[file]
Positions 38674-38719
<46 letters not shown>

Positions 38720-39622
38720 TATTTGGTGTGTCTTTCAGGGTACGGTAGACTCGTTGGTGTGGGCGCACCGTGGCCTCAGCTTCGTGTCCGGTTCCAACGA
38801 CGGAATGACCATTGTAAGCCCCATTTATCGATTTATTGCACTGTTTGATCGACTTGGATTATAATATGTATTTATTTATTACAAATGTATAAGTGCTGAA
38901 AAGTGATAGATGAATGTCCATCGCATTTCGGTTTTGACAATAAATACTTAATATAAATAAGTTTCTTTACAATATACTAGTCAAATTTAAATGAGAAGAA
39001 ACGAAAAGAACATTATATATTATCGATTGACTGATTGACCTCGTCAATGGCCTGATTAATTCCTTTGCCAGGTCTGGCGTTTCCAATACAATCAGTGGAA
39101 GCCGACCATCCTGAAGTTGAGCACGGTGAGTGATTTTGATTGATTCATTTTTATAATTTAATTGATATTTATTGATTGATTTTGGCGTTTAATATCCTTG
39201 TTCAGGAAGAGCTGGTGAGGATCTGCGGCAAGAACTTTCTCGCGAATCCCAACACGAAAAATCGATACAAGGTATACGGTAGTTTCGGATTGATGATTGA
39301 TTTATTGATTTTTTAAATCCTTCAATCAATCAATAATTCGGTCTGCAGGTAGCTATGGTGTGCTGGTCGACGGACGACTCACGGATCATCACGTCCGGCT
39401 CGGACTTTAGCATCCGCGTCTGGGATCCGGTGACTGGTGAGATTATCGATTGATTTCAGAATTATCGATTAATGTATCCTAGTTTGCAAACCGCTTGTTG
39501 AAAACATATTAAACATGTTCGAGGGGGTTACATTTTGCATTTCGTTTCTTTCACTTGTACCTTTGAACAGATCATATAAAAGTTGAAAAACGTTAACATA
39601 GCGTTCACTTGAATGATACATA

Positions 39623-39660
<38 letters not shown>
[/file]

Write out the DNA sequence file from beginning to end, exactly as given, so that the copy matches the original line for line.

Positions 38674-38719
<46 letters not shown>

Positions 38720-39622
38720 TATTTGGTGTGTCTTTCAGGGTACGGTAGACTCGTTGGTGTGGGCGCACCGTGGCCTCAGCTTCGTGTCCGGTTCCAACGA
38801 CGGAATGACCATTGTAAGCCCCATTTATCGATTTATTGCACTGTTTGATCGACTTGGATTATAATATGTATTTATTTATTACAAATGTATAAGTGCTGAA
38901 AAGTGATAGATGAATGTCCATCGCATTTCGGTTTTGACAATAAATACTTAATATAAATAAGTTTCTTTACAATATACTAGTCAAATTTAAATGAGAAGAA
39001 ACGAAAAGAACATTATATATTATCGATTGACTGATTGACCTCGTCAATGGCCTGATTAATTCCTTTGCCAGGTCTGGCGTTTCCAATACAATCAGTGGAA
39101 GCCGACCATCCTGAAGTTGAGCACGGTGAGTGATTTTGATTGATTCATTTTTATAATTTAATTGATATTTATTGATTGATTTTGGCGTTTAATATCCTTG
39201 TTCAGGAAGAGCTGGTGAGGATCTGCGGCAAGAACTTTCTCGCGAATCCCAACACGAAAAATCGATACAAGGTATACGGTAGTTTCGGATTGATGATTGA
39301 TTTATTGATTTTTTAAATCCTTCAATCAATCAATAATTCGGTCTGCAGGTAGCTATGGTGTGCTGGTCGACGGACGACTCACGGATCATCACGTCCGGCT
39401 CGGACTTTAGCATCCGCGTCTGGGATCCGGTGACTGGTGAGATTATCGATTGATTTCAGAATTATCGATTAATGTATCCTAGTTTGCAAACCGCTTGTTG
39501 AAAACATATTAAACATGTTCGAGGGGGTTACATTTTGCATTTCGTTTCTTTCACTTGTACCTTTGAACAGATCATATAAAAGTTGAAAAACGTTAACATA
39601 GCGTTCACTTGAATGATACATA

Positions 39623-39660
<38 letters not shown>